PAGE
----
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News & Notes

armadillos2

Image from Cyclehoop

Fast Company: These Recycled Plastic Dividers Can Create A Bike Lane In A Second

Painted bike lanes are safer for cyclists than riding in the middle of the road, but bike lanes that are separated with a curb are even better. For example, one study found that cyclists in separated lanes had 80% fewer accidents than those in regular bike lanes. But it’s often tricky to convince city governments to take the extra, more concrete step of separation. One product from a U.K. design firm aims to help.

The “Armadillo” is a low-slung recycled plastic bump that can be installed along the edge of a bike lane. Set at an angle, the bumps allow enough space for bikes to ride back out into the street if they need to, something that isn’t as easy with a full concrete curb. But it still keeps cars out.


Mashable: London to Test ‘Smart’ Crosswalks

The system, called Pedestrian Split Cycle Offset Optimisation Technique (SCOOT) uses cameras to figure out how many people are waiting to cross the street and adjusts traffic signals accordingly. So if there is a large crowd waiting, for example, the signal to walk will last longer, giving the crowd more time to cross the street.

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Transport Providence: Petition for bike lanes on Westminster Street

westminster

Image from Google Streetview

This is a guest post by James Kennedy from Transport Providence.

The next mayor must re-envision our city streets by supporting protected bike lanes. Westminster on the West Side is the first place Providence should start the transformation.

Providence does not have cavernous streets like Los Angeles, but many of its streets are much wider than streets in other East Coast cities, but without bike infrastructure. While Philadelphia has buffered bike lanes that are eight feet wide on streets that are around twenty-four feet wide, there are no such lanes on the West Side’s Westminster Street, which is about forty feet wide. The excuse that we don’t have room for infrastructure that will make more people feel safe on bikes has to be set aside.

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News & Notes

The Atlantic Cities: Why Mayors Should Run the Department of Transportation

The transportation issues of the 21st century will be less about building new highways and more about building new transit, about offering more multi-modal options to bike and walk. Transportation policy going forward won’t just be about moving people as far and as fast as possible, but about leveraging transportation in service of economic opportunity and livable communities.

So here is one modest thought about who understands all of this as Obama searches for LaHood’s successor: mayors. There have been three former mayors at the helm of the DOT in the department’s 46-year history, most recently former San Jose Mayor Norman Mineta. As the agency further modernizes its mission, who better to take us there than someone who comes from a city?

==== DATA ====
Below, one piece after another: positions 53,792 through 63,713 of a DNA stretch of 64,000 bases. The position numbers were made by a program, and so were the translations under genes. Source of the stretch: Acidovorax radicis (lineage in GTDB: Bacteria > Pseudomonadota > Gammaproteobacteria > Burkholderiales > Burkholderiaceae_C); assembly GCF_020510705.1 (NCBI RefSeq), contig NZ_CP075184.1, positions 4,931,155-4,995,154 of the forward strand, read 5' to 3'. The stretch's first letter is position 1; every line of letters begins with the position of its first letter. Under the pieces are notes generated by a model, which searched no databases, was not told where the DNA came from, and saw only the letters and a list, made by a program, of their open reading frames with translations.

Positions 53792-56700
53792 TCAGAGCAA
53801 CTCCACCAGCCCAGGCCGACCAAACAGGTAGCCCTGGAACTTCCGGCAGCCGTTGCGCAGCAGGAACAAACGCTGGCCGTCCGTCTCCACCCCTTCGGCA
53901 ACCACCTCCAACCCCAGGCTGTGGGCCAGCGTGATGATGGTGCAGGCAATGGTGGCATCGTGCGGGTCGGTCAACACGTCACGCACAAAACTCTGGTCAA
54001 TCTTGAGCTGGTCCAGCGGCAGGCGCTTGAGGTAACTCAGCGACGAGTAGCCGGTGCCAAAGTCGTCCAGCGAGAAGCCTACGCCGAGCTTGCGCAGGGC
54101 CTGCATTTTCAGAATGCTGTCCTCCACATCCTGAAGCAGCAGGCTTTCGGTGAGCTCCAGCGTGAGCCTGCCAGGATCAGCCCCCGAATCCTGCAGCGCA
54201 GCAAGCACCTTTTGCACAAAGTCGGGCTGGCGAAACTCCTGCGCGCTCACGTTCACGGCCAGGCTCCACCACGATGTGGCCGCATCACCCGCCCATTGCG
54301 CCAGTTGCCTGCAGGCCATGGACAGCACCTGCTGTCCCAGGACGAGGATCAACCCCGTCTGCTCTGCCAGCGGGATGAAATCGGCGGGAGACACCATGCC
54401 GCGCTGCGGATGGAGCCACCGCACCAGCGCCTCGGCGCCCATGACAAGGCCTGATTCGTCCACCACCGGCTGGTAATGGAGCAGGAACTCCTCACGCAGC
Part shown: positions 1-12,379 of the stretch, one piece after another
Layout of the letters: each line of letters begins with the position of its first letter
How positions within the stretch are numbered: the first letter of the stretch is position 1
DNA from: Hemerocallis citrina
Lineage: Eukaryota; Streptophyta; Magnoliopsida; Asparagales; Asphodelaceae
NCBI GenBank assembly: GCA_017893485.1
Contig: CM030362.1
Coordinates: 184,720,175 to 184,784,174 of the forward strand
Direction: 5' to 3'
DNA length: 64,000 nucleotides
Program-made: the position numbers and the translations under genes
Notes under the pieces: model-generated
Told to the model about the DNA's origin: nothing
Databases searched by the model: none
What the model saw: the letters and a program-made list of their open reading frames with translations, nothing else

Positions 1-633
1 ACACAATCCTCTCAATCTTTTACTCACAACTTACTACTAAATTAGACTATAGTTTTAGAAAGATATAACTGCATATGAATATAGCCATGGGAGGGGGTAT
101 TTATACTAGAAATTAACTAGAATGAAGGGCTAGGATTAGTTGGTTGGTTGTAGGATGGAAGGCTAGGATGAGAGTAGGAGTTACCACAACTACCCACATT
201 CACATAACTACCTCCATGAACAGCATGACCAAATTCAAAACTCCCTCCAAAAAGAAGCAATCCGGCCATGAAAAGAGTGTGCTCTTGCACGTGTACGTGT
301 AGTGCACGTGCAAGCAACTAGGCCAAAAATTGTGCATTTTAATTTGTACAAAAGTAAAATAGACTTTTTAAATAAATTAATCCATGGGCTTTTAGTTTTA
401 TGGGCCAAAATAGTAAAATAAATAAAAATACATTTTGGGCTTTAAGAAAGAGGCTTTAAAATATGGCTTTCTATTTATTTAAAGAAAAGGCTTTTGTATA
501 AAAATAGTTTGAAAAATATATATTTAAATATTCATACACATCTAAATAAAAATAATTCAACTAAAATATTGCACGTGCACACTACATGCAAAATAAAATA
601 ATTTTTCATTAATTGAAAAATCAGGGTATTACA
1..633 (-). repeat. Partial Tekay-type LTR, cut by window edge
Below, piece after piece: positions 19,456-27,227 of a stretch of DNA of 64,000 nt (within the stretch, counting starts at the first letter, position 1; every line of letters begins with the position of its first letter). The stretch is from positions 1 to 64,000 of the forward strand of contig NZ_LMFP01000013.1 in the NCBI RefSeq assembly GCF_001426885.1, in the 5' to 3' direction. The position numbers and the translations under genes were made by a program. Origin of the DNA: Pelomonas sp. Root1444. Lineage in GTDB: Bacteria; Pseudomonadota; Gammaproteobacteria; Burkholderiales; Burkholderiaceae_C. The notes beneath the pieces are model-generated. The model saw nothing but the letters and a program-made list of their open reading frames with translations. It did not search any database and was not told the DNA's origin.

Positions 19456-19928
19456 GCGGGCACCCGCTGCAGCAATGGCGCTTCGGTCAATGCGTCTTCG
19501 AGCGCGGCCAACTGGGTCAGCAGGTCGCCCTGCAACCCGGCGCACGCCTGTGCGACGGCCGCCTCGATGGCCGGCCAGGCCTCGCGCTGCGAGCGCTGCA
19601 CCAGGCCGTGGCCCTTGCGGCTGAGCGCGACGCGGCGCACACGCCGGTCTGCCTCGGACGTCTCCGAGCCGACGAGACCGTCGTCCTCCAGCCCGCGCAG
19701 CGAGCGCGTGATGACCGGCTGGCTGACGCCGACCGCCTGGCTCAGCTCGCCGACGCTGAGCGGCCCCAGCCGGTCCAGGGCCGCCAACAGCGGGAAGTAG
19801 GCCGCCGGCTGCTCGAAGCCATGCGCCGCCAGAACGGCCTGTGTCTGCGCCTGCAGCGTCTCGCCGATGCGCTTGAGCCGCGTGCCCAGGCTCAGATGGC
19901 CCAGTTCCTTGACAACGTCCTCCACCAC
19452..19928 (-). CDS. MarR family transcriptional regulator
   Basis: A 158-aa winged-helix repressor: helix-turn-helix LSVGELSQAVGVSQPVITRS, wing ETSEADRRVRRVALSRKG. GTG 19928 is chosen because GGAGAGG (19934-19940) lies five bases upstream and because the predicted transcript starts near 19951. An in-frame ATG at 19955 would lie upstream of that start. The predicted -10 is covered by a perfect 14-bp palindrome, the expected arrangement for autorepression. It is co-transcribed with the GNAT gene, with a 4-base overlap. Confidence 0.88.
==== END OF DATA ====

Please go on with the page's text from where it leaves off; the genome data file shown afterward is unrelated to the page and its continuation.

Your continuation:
I’m not sure I could even understand a world where L.A. Mayor Antonio Villaraigosa was not our next Transportation Secretary.


The New York Times: America’s Mid-20th-Century Infrastructure

Europeans visiting the Northeastern United States – and many parts of the East Coast — can show their children what Europe’s infrastructure looked like during the 1960s.


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Providence Bicycle and Pedestrian Advisory Commission Meeting – November 19, 2012

Regular Meeting • 4:00 PM, November 19, 2012
Doorley Building, 444 Westminster Street, 1st Floor • Providence, RI

Note: Location is different than last month.

  1. Snow Removal/Safety Issues and Regulations and Enforcement (Guest: Peter Gaynor, Providence Emergency Management Agency)
  2. Bike Providence Plan Update (Bill DeSantis, VHB)
  3. Announcement of/outreach for December 13, 2012 Bike Providence Public Workshop
  4. Local Bicycle Regulation Amendments
  5. Allens Avenue Update/BPAC Letter to DOT (Matthew Moritz)
  6. Businesses and Bike Lanes – Letter from BPAC (Jenn Steinfeld)
  7. Issue Updates/Public Comment

Full disclosure: I am a member of this Commission.

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What Cheer/What Jeer 2011

We’re taking a look back at 2011. What Cheering the good and What Jeering the bad.

whatcheer195 Demolition

You guys all know there are like a dozen cities all over the country that are insanely jealous that we tore down our downtown expressway, right?

Putting aside what happens with the 195 Commission (we’ll talk about that in a minute), it is so totally awesome that the highway is gone. Even without any development happening yet, the Jewelry District has been transformed. Suddenly, with the highway gone, people realize the Jewelry District is on the edge of Downcity. And while the sidewalks aren’t exactly jammed, it is certainly noticeable how many people now choose to walk between Downcity and the Jewelry District, who would not before.

Chestnut Street

Route 195 being torn down at Chestnut Street in the Jewelry District